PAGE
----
Skip to content
Join our Newsletter


The naked truth behind Whistler's iconic Toad Hall poster

In a scene from the 1908 children's novel, The Wind in the Willows, the central character of Mr. Toad — a wealthy anthropomorphic animal with a penchant for fast cars and tweed suits — hums a tune to a rapt audience that exists only in his mind.

The lyrics of this little ditty perfectly capture the reckless abandon with which Mr. Toad lived his life: He boasts of smashing a window and crashing in a door, of vexing a group of weary weasels to the point of fainting. Yet, despite his churlish behaviour, Mr. Toad feels no need to apologize, instead clamouring for a hero's welcome — Let each one of the crowd try and shout it very loud, in honour of an animal of whom you're justly proud.

It's the kind of beguiling, devil-may-care attitude that was so engrained into one of Whistler's most infamous hippie haunts, Toad Hall, a Bavarian-style cabin on the shores of Nita Lake that was named after the titular amphibian's beloved homestead.

And although the original hall's position as a come-one, come-all flophouse throughout those heady years of the late '60s would be short lived, the free-spiritedness of this countercultural haven would live on through another popular hangout of the time, and ultimately, a lasting image that came to encapsulate that era of Whistler's past so perfectly.

It's a picture anyone who's spent enough time here has seen; 14 young and carefree beatniks posed in nothing but their ratty ski gear and knowing smiles in front of a beat-up cabin set for demolition.

It's an image that still endures as one of the most iconic in Whistler's history. So, 42 years later, the following oral history has been weaved together through several interviews, as well as excerpts from the Whistler Museum's Whistorical blog and Pique's special 2000 publication, Whistler: History in the Making.

Toad lives on.

Interviews have been edited for length and clarity.

The iconic Toad Hall photo that still manages to pique curiosities 42 years later. Photo by Chris Speedie / Courtesy of Terry Spence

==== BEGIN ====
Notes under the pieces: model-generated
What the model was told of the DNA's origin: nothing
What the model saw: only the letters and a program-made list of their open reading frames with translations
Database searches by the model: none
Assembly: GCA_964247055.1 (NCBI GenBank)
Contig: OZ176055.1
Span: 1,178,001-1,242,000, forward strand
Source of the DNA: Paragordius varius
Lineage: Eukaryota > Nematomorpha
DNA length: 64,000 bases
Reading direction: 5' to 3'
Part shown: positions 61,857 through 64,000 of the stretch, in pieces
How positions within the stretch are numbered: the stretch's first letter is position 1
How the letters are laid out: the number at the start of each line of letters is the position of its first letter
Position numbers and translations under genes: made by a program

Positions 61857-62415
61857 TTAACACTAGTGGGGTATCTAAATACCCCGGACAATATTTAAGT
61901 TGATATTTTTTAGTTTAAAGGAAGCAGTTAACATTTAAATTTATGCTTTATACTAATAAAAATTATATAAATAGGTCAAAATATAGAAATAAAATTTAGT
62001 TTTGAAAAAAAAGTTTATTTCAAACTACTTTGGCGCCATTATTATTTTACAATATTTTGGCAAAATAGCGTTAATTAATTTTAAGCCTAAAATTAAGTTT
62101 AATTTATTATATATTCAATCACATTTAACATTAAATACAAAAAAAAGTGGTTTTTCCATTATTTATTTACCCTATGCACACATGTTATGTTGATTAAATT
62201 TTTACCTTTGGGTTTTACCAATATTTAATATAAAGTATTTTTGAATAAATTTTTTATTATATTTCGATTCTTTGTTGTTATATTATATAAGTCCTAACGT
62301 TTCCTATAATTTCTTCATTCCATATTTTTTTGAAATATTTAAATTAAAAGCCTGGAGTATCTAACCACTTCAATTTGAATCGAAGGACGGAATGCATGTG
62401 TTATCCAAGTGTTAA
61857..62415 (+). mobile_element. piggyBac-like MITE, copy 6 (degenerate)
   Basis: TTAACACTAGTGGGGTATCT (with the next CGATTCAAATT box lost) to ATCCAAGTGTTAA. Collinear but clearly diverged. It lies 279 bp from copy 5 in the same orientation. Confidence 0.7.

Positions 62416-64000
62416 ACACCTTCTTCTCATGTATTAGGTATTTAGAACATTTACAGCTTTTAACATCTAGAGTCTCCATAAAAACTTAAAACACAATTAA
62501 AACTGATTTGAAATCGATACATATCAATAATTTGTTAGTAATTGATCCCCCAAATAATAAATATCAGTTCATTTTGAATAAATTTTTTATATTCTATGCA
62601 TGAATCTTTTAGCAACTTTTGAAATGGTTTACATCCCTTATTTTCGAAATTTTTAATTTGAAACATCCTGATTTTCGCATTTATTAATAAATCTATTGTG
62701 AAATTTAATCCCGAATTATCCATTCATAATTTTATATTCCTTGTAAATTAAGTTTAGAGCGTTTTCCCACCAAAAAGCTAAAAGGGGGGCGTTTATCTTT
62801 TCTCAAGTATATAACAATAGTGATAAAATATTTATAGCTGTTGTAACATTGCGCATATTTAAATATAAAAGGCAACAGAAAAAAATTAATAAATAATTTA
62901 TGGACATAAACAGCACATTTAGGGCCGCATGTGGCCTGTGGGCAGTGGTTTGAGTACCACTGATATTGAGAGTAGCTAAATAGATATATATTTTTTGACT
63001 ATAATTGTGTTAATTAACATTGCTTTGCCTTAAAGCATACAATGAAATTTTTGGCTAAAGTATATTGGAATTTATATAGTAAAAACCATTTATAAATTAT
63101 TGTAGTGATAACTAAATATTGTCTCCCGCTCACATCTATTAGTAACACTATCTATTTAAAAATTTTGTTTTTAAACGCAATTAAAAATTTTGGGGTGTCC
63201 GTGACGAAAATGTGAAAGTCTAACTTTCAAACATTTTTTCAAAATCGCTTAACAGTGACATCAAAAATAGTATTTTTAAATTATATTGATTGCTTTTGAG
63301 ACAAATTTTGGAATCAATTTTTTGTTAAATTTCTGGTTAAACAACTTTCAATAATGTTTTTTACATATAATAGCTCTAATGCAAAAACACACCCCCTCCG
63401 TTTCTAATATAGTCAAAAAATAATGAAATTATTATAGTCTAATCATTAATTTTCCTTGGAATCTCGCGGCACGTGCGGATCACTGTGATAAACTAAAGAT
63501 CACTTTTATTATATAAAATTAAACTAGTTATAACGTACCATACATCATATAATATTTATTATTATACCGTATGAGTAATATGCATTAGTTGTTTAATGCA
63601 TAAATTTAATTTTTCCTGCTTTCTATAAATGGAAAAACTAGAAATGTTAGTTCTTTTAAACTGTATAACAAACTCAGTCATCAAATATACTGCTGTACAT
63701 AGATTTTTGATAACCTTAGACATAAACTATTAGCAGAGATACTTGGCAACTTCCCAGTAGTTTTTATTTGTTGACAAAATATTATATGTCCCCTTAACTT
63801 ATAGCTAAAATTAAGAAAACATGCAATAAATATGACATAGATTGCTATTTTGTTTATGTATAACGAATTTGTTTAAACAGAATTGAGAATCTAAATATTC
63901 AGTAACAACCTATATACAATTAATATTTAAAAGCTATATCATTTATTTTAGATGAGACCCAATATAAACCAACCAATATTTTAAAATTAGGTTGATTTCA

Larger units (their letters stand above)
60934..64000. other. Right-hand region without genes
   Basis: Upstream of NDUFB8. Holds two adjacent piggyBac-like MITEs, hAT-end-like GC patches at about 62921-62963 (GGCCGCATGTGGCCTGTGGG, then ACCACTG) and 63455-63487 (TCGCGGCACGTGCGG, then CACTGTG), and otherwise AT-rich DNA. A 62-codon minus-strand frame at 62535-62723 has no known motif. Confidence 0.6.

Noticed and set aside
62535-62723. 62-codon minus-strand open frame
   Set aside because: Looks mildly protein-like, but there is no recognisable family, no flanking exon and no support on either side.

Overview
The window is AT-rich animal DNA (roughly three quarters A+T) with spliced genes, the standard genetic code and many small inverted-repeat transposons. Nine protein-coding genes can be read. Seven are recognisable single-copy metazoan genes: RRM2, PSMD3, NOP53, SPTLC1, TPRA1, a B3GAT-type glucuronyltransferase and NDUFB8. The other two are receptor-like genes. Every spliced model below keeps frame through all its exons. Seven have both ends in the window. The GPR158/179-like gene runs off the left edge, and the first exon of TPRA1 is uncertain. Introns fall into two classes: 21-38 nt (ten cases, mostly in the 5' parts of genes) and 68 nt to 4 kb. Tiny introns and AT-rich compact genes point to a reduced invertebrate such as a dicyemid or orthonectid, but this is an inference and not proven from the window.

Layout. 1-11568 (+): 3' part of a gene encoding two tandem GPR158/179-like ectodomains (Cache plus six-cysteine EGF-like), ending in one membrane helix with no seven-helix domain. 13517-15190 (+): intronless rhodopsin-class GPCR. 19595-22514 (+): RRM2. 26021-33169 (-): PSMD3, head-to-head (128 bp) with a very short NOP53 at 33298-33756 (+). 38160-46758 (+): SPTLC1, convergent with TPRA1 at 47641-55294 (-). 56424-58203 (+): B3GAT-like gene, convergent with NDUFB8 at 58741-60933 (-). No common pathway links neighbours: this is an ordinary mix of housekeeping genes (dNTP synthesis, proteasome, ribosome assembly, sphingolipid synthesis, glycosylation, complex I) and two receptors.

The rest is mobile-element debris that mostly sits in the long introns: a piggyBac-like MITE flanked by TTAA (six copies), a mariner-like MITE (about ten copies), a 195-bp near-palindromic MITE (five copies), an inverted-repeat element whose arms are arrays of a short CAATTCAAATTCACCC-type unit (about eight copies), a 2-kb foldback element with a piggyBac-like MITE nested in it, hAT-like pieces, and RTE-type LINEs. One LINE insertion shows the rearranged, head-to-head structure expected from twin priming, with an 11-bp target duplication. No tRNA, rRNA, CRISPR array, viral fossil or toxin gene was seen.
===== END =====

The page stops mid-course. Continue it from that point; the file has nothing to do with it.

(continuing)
The original Toad Hall

Sarah Drewery (Former executive director of the Whistler Museum): The building itself (which was not called Toad Hall at the time) was built by a logger, Alf Gebhart, who first moved here in 1936.

John Hetherington (Resident of original Toad Hall location on Nita Lake): I think Gebhart built the house to be his retirement home, but his wife hated it because it was so cold and dark. So they abandoned the place.

There was a full basement to it, and the walls of the basement had apparently been built by some Scottish mason. They were substantial enough to hold a castle. But to heat the place, it'd have needed to hold the sun.

Drewery: In the mid-'60s Alf sold his cabin to Charles Hillman, a teacher from Ontario who was working in a high school in Vancouver. Charles rented it to a respectable-looking divorced father with two daughters. The rent kept coming in, but as time went on the cheques mysteriously began to bear different names to the man he had originally rented to. When Charles was ready to use the cabin for himself to ski on Whistler Mountain, he discovered, to his horror, that it had become a squat and renamed 'Toad Hall.'

Hetherington: At the beginning, when there was just four of us living there, we were all working at Whistler Mountain, so there was no problem. But over time different people moved in.

Occasionally we'd have a party and everybody in the valley would show up. There weren't that many people living here back then — I figure about 150. It started to acquire this reputation and it went beyond all bounds. It became almost mythical.

Brad Nichols (Executive director of the Whistler Museum): Toad Hall was the embodiment of young, free-spirited ideas and living differently from the norm. I think a lot of people came to experience that.

Hetherington: In the springtime, you'd get up in the morning and find there'd be people sleeping on the living room floor. They'd heard about this place, managed to find it and figured they were entitled to stay there. It was my job to kick them out. I think they appointed me because I was the smallest guy.

Drewery: The squatters slept everywhere — in the chicken house, sheds and shoulder-to-shoulder on the floor. To finally get possession of his own place, Charles, with the assistance of the police from Squamish, entered his Nita Lake home with a court order for the squatters to leave. The eviction seemed to be fairly amicable however, as Charles even granted them an extension so they could have a big farewell party.